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Author's profile photo Former Member

Your comfort is hurting you and you do not realize it.


One thing that is inevitable in life is change. It can be in the form of progress or adaptation. A simple example of change due to progress that I have experienced, is growing up. I had to keep changing my circle of friends and my behavior from kindergarten to school, from school to university, and from university to working life. This is a form of unavoidable change that happens in everyone’s life. For if I did not change and evolve according to the needs of the new place, I would not have survived and pulled through.

This does not apply only to people growing up but to everyone, even as a consumer. As a telco consumer in Malaysia, I have been using Telco X for the past 9 years and I have always been content with the services I have received. Throughout the years, I have constantly seen offers regarding Telco Y and Telco Z, both online and in local newspapers. I have relentlessly ignored these ads because of my comfort and my impression of using the best telco in the country (or so I thought).

But recently, I came to notice the huge difference in the amount of data offered by Telco Y for a cheaper price than what I am currently paying. But even after getting to know this, my stubborn head would not move to Telco Y. Blind loyalty, perhaps. Even though it would have been a very minor change in terms of user experience, it still took me a lot of persuading to move. But the moment I switched to Telco Y, I realized what I have been missing out on all along. Telco Y is just as good and offers me way more for the price I’m paying. I did not realize this until I moved to Telco Y and I would not have realized it if I did not.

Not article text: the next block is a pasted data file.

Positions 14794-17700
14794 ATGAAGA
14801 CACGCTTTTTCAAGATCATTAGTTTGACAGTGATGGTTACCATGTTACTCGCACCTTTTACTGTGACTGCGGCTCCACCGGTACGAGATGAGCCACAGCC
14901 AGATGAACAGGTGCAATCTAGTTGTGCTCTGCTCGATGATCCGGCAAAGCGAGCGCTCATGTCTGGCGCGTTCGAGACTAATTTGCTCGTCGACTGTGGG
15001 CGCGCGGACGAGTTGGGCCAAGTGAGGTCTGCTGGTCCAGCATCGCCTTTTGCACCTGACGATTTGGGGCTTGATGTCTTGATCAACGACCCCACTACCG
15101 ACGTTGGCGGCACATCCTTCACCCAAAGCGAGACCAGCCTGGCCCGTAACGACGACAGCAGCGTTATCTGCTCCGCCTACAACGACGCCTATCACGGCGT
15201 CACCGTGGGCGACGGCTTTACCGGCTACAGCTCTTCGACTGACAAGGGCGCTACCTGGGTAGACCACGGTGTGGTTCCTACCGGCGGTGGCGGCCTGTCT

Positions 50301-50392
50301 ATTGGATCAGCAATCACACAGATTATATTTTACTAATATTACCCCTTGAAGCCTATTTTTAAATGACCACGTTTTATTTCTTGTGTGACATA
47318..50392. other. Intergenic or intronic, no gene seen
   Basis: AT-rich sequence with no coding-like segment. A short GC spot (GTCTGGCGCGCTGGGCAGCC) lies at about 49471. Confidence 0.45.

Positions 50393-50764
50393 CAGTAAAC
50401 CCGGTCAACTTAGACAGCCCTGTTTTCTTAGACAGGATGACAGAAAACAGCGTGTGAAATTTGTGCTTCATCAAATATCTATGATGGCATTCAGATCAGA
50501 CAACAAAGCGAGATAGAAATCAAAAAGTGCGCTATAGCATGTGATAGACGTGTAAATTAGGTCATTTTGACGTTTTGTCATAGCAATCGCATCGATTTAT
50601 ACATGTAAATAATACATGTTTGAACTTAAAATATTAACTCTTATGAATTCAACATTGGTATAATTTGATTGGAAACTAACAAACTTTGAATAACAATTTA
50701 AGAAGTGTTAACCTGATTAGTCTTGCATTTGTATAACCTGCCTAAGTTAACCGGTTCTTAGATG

This not only applies to us as consumers at a small scale. It is vital for businesses nowadays to keep evolving and adapt accordingly to enable survival against competitors. Even the best can fumble if they fail to change. I would like to state the example of Nokia here. About 6 to 7 years ago, Nokia was arguably the best phone manufacturer there was. So much so that Nokia was the only name that came to mind in terms of phones. But there was a problem, as the world evolved and changed, Nokia did not embrace the change and they slowly tumbled.  During the press conference to announce Nokia’s smartphone division being acquired by Microsoft, Nokia’s CEO ended his speech by saying this, “We didn’t do anything wrong, but somehow we lost”, with tears in his eyes. Nokia fell because although they did not do anything wrong, they did not change timely.

This goes to say that we need to change in order to survive. Even if we are comfortable and content with the way we are or with a product we are using, it might be the reason for our fall and we will not realize this until we have made the change. It is certainly not easy to change, but it is essential at times to survive.

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